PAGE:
The Strategist

How to organize your thoughts in the information overdose era

08/16/2019 - 11:04

Our brains find unique approaches to organizing information. However, the “information overdose” era can be quite difficult to handle. What can we do to cope with the excess information?


Categorization will help shift part of the work from the brain to the external environment. Imagine a box where we store everything that is needed for, say, baking. We don’t have to remember where the rolling pin, cookie knives and other rather heterogeneous objects are: just remember that all this relates to baking, and that we have already put all the items from this category in the third drawer, under the coffee machine.

If we are planning two birthday parties, in the office and at home, categories like “my colleagues” and “friends” in your email or contacts app will help you quickly decide who to invite to.

Calendars, smartphones, address books - all this, in fact, external add-ons to the brain. They store a ton of information that now does not need to be kept in mind. In the old days, such external additions to the brain were books: they stored the knowledge accumulated over centuries, which could be accessed if necessary. In general, they play the same role these days.

Cards for ideas

Imagine that you always have recording cards of about 7 × 12 cm in size. As soon as an idea arises for one of your projects, you write it down immediately. If you need to remember to do something, fix it on a separate card. If you suddenly remember that you have to call someone or buy something, you can mark this too. You figured out how to help your sister deal with family problems? Just write this down, too.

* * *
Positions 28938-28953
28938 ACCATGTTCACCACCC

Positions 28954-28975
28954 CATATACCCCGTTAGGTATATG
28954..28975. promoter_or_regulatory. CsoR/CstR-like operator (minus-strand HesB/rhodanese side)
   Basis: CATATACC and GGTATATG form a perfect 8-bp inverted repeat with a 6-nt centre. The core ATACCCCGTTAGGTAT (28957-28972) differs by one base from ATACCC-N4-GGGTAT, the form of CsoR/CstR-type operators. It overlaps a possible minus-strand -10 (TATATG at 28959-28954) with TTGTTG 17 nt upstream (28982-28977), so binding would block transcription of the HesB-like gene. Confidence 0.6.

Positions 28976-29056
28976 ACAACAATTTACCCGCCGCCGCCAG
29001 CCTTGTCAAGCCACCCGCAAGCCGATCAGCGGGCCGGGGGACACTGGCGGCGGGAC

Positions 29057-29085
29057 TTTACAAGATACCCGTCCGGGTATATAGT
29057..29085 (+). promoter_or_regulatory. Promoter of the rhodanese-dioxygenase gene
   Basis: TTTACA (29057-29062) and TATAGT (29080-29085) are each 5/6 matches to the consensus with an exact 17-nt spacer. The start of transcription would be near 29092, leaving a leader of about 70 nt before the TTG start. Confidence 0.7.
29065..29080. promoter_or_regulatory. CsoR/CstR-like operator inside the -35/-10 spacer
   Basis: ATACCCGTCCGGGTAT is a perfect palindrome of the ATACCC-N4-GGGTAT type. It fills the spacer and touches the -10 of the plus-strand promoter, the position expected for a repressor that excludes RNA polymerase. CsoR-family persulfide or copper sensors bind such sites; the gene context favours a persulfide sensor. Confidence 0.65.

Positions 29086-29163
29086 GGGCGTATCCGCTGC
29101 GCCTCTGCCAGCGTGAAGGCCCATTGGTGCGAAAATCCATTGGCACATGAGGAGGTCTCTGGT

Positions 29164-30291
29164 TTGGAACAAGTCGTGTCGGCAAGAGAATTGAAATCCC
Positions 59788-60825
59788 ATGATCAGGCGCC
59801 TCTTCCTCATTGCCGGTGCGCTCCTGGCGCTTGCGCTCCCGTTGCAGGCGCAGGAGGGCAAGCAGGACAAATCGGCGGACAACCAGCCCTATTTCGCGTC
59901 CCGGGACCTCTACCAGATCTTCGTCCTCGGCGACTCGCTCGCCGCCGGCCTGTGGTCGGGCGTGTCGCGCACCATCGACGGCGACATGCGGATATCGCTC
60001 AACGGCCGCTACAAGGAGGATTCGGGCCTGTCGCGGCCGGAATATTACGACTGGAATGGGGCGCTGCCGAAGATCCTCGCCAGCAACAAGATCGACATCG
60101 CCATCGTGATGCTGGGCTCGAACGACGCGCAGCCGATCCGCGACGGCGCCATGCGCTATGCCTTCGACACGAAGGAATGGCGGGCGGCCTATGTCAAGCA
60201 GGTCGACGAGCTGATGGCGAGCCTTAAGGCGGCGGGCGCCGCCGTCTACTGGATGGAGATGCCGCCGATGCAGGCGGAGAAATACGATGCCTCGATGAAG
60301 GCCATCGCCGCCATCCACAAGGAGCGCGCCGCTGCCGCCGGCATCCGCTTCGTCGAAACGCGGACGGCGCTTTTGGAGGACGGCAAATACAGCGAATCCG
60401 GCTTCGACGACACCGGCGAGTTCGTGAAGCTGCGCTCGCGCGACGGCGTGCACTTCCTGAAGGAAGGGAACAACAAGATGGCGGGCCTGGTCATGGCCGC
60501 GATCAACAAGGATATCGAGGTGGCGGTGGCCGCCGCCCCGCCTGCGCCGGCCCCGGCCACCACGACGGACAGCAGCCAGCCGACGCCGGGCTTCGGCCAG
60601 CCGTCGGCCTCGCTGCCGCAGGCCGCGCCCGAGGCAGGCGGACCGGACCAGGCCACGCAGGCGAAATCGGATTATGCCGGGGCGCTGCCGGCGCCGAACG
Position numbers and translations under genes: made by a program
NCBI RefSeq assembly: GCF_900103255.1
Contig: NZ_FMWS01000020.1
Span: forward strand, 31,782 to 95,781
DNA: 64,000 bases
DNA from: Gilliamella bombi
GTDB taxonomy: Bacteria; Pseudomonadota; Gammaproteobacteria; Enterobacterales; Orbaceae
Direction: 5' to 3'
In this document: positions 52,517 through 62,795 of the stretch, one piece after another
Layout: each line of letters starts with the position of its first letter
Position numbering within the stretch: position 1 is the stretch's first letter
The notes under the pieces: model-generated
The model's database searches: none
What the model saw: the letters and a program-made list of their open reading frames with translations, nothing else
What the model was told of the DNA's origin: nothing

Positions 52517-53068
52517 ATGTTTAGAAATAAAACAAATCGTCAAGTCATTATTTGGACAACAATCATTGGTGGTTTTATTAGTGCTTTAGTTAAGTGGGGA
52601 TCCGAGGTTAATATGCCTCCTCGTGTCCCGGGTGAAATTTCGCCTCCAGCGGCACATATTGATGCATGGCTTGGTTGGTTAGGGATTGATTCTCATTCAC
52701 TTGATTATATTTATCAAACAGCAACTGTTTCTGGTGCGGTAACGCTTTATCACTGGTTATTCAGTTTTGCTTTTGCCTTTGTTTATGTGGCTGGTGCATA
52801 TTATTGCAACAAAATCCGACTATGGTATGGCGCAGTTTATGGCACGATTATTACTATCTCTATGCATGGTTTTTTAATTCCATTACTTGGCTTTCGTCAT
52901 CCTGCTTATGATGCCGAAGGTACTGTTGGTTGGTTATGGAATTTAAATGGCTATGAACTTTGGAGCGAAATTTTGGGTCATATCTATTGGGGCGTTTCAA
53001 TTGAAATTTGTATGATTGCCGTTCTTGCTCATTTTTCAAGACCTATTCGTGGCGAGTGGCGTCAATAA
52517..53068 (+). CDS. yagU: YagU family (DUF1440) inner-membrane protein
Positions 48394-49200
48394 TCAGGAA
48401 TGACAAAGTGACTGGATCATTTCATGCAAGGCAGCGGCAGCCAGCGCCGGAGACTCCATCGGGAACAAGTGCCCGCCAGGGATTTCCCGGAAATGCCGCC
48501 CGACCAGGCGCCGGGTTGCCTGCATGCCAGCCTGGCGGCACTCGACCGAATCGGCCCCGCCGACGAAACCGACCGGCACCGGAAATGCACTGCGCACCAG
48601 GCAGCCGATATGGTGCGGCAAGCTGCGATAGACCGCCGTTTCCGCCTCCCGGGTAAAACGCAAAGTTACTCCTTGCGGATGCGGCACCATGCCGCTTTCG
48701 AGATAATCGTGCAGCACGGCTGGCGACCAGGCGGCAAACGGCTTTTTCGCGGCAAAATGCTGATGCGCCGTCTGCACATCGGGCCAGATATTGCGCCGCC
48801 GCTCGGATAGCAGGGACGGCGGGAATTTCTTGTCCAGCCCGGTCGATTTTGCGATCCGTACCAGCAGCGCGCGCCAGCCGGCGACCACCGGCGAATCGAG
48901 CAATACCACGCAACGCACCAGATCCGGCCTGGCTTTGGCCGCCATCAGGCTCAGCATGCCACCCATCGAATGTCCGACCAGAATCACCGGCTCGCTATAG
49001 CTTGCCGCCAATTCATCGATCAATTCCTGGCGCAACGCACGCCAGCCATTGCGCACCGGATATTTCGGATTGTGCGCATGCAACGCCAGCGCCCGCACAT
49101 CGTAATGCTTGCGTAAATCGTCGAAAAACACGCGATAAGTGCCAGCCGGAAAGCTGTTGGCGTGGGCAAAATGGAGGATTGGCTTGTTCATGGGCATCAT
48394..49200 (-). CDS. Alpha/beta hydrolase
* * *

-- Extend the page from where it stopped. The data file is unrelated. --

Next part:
Writing down important thoughts and plans releases mental energy, which is otherwise expended on worries that we will forget something important. At the biological level, this is explained by the fact that we begin to rush between states of thoughtfulness and vigorous activity, and, as a rule, the first wins in this battle.

Sometimes it even seems that the brain has its own mind. Zen masters would say: when annoying thoughts about the importance of not forgetting are constantly spinning in your head, they distract from the present and pull you somewhere into the future, that is, you lose the opportunity to completely immerse yourself in the current moment and enjoy it.

Many of us during working hours endlessly think about what needs to be done at home, and at home we think about work. Eventually, it turns out that we are never completely present in this exact moment.

In order for the system of 7 × 12 cards to really be reliable and work with maximum efficiency, it is important to write down each new thought on a separate sheet: it is easier to find the right thoughts and throw out the irrelevant ones. Using separate card, you can work with them without any connection with the rest; pull out necessary ones from the pack without moving others or combine cards with similar ideas.

When information is divided into small fragments that can be read, thought over, and grouped in any order, it acquires much more value than when it was recorded in its entirety. Cards allow you to free your head and practically stop thinking about in what order to fix ideas; nothing is lost and not forgotten at the same time.

Based on “The Organized Mind. Thinking Straight in the Age of Information Overload” by Daniel J. Levitin

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